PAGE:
C. R. Physique 20 (2019) 55–63

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The new International System of Units / Le nouveau Système international d’unités

The Kibble balance and the kilogram

La balance de Kibble et le kilogramme ∗ Stephan Schlamminger , Darine Haddad

NIST, 100 Bureau Drive, Gaithersburg, MD 20899, USA a r t i c l e i n f o a b s t r a c t

Article history: Dr. Bryan Kibble invented the watt balance in 1975 to improve the realization of the unit Available online 25 March 2019 for electrical current, the ampere. With the discovery of the Quantum Hall effect in 1980 by Dr. Klaus von Klitzing and in conjunction with the previously predicted Josephson effect, Keywords: this mechanical apparatus could be used to measure the Planck constant h. Following a Unit of mass proposal by Quinn, Mills, Williams, Taylor, and Mohr, the Kibble balance can be used to Kilogram Planck constant realize the unit of mass, the kilogram, by ﬁxing the numerical value of Planck’s constant. Kibble balance In 2017, the watt balance was renamed to the Kibble balance to honor the inventor, who Revised SI passed in 2016. This article explains the Kibble balance, its role in the redeﬁnition of the Josephson effect unit of mass, and attempts an outlook of the future. Quantum Hall effect Published by Elsevier Masson SAS on behalf of Académie des sciences. This is an open access article under the CC BY-NC-ND license Mots-clés : (http://creativecommons.org/licenses/by-nc-nd/4.0/). Unité de masse Kilogramme r é s u m é Constante de Planck Balance de Kibble Révision du SI Bryan Kibble a inventé la balance du watt en 1975 pour améliorer la réalisation de l’unité Effet Josephson de courant électrique, l’ampère. Après la découverte de l’effet Hall quantique en 1980 par Effet Hall quantique Klaus von Klitzing, conjointement avec un autre effet quantique prédit par Josephson, cet instrument mécanique peut être utilisé pour mesurer la constante de Planck h. Quinn, Mills, Williams, Taylor et Mohr ont proposé d’utiliser la balance de Kibble pour réaliser l’unité de masse, le kilogramme, en ﬁxant la valeur numérique de la constante de Planck. Depuis 2017, la balance du watt a été renomée « balance de Kibble » pour honorer son inventeur, décédé en 2016. Cet article décrit la balance de Kibble ainsi que son rôle dans la redéﬁnition de l’unité de masse, et présente de futures perspectives. Published by Elsevier Masson SAS on behalf of Académie des sciences. This is an open access article under the CC BY-NC-ND license (http://creativecommons.org/licenses/by-nc-nd/4.0/).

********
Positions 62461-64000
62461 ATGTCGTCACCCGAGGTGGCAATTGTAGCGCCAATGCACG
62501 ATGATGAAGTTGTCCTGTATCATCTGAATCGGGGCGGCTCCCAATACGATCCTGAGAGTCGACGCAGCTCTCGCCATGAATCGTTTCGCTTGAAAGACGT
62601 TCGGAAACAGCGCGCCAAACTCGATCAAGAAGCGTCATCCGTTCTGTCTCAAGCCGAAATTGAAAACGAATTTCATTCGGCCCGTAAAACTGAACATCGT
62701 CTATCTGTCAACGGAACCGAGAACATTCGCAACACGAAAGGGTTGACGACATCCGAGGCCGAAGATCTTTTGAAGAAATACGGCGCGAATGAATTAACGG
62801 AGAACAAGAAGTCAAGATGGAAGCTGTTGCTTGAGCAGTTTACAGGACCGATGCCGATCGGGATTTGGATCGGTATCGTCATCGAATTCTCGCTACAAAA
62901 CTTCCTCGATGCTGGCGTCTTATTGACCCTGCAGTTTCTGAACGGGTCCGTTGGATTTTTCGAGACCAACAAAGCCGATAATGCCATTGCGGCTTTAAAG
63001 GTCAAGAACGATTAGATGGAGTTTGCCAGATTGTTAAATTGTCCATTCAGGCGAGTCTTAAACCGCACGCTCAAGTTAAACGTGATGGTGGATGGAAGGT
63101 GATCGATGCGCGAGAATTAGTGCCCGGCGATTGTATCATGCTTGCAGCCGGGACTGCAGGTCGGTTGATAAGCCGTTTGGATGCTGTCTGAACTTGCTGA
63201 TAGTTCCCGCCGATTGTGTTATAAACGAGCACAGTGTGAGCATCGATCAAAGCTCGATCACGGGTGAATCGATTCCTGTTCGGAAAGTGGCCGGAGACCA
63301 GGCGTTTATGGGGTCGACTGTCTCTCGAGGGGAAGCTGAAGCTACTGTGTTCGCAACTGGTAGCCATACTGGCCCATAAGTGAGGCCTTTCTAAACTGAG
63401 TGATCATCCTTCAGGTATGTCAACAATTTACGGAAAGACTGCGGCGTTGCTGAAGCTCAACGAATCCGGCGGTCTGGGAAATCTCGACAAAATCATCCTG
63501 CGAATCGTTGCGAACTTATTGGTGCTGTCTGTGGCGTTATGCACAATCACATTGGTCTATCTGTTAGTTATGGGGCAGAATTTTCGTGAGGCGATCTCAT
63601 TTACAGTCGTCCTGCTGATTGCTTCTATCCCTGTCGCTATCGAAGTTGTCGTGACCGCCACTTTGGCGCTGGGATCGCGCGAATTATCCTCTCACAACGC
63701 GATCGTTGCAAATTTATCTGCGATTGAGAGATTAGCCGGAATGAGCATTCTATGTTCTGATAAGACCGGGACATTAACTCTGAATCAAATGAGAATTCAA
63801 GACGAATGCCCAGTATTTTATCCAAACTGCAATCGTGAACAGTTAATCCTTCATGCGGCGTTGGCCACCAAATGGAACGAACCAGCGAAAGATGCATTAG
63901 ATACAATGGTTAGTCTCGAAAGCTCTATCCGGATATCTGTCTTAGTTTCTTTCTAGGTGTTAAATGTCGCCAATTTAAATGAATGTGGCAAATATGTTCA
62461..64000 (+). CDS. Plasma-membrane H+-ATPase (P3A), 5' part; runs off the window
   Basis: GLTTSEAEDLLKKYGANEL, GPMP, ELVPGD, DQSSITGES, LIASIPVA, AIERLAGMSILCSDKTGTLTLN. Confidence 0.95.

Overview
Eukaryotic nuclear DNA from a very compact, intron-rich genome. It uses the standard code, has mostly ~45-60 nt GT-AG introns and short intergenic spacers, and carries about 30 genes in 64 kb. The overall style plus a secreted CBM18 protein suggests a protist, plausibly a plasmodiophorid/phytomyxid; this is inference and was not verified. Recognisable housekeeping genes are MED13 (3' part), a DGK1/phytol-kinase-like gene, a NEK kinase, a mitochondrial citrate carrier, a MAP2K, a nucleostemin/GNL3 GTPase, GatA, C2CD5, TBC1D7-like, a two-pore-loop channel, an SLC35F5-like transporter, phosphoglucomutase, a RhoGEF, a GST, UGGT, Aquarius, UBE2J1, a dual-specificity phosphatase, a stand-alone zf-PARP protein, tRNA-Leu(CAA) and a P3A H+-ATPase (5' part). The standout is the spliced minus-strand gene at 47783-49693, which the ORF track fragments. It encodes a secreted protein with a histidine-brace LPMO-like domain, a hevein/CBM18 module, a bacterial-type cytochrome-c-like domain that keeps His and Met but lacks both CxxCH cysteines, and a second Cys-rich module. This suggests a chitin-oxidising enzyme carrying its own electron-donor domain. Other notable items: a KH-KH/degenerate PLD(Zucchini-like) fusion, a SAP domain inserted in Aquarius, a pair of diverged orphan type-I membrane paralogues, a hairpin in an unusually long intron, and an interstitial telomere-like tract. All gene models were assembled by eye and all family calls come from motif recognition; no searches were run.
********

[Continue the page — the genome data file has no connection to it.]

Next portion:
1. Introduction

The impending redeﬁnition of the International System of Units (SI for the French acronym Système international d’unités) is a great achievement of metrologists working to improve the art of measurements. Many people across the globe have